Also known as Dwarf Cardamom, and Cardamom Ginger, this plant is one of several species which are almost identical or which indeed may be synonyms – Alpinia speciosa, A. nuticans, A. mutica and Zerumbet speciosum, and we are unable to define our species for sure, but all are grown and used the same way. The plant is actually an evergreen ginger and as such is a sub-tropical to tropical evergreen clumping forming plant. It grows up to to one metre tall in the right conditions – preferably a moist summer and a dry winter (typical of other subtropicals). Mature clumps will produce beautiful shell-like flowers in spring, which are white with a yellow throat. The plants are well loved by landscapers for their lushness and tropical look.
Although related, and similar in looks to the tropical true cardamom (Elettaria cardamomum), this plant will not produce the same edible seed pods the true species is famous for. However it is much hardier, and the false cardamom leaves still have the most divine aroma with hints of cardamom, cinnamon and kawakawa. They can be added to flavour rice whilst steaming, or wrapped around chicken or fish to infuse the delicate flavour. They can also be infused in hot water to make a tea. The flowers are also edible and can be added to salads or used as a garnish for cakes.
Traditionally the roots of Alpinia species have been used medicinally used to treat fever, muscle spasms, intestinal gas, and inflammation as well as to kill bacteria; and as a stimulant. Although many sources state there is insufficient scientific evidence for medicinal benefits, in Brazil, A. zerumbet is one of the most cited plants for folk medicine and it has been suggested for use by Brazil’s public health system, and the roots of Galangal (A. officinarum) are well known for their medicinal qualities. In Asia the leaves and the extracted oils of the Alpinia plant have long been used to relieve fevers and malaria, as well as to serve as a general health tonic.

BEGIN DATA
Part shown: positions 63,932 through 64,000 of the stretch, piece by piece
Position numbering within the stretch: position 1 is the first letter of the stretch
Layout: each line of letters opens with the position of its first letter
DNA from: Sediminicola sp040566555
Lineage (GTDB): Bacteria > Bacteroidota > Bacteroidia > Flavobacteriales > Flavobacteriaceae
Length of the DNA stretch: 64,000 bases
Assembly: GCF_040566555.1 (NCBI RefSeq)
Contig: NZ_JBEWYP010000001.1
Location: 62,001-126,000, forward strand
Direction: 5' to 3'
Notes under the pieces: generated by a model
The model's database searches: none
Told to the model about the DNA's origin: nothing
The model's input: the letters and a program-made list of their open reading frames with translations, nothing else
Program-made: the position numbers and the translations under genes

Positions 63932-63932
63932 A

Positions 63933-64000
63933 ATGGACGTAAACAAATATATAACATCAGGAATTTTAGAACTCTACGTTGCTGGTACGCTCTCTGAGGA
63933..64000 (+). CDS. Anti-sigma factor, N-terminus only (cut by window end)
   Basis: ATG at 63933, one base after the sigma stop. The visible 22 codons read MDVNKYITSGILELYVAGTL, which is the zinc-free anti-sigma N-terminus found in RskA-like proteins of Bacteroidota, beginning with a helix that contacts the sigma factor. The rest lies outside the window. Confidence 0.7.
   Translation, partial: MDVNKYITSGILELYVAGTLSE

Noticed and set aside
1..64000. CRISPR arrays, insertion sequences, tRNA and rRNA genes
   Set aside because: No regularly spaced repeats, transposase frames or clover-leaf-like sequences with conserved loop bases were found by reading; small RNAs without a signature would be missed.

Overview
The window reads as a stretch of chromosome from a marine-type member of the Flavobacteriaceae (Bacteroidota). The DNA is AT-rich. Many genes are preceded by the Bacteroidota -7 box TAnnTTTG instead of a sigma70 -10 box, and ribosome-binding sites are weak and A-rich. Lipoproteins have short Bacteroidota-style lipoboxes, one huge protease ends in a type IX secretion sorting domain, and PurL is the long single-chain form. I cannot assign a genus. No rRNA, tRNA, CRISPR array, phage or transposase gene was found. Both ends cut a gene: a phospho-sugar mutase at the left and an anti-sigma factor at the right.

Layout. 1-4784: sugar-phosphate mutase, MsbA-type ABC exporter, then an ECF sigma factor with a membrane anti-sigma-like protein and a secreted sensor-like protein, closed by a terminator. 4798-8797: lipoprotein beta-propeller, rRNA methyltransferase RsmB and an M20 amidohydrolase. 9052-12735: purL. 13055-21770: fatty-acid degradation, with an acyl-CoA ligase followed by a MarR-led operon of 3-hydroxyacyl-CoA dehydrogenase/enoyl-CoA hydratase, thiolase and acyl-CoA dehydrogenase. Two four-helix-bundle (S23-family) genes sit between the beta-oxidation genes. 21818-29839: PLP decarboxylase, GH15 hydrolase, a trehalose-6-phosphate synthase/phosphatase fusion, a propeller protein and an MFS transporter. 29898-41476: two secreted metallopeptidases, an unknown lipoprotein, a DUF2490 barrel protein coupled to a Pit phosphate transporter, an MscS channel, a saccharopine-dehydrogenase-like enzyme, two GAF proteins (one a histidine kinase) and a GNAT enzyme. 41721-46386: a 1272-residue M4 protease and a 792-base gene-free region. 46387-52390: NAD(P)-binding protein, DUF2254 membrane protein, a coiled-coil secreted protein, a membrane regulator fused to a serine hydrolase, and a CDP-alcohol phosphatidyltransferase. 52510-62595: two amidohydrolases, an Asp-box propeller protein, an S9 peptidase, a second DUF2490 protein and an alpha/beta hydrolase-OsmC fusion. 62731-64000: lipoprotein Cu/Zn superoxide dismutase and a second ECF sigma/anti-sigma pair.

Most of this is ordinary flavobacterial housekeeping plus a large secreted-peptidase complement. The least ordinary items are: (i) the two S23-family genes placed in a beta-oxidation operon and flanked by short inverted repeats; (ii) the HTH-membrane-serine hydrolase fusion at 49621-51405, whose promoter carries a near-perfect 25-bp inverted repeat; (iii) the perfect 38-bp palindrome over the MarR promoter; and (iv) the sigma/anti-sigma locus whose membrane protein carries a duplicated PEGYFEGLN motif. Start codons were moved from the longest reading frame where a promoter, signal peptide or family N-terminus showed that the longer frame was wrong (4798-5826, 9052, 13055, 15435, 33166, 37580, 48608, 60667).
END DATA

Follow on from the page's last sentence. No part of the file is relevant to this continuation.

Dwarf Cardamom can handle light frosts outdoors (to approx -3 degrees)and will recover but growth may be set back. Ours have done well for many years keeping their leaves through winter under no more than shadecloth, although they are even happier in our shaded polytunnel. We have yet to try them out in under the canopy areas of our food forest but they should make a great understorey plant there, providing biomass to chop and drop for the likes of our citrus and casimiroas (and allowing us to enjoy their fragrance as we do so!).
False Cardamom enjoys free draining soils rich in organic matter, and can tolerate full sun in subtropical zones but part shade is better in hot dry areas like Hawke’s Bay. Keep well watered and fed through summer.
Certified organic plant in 11cm pot.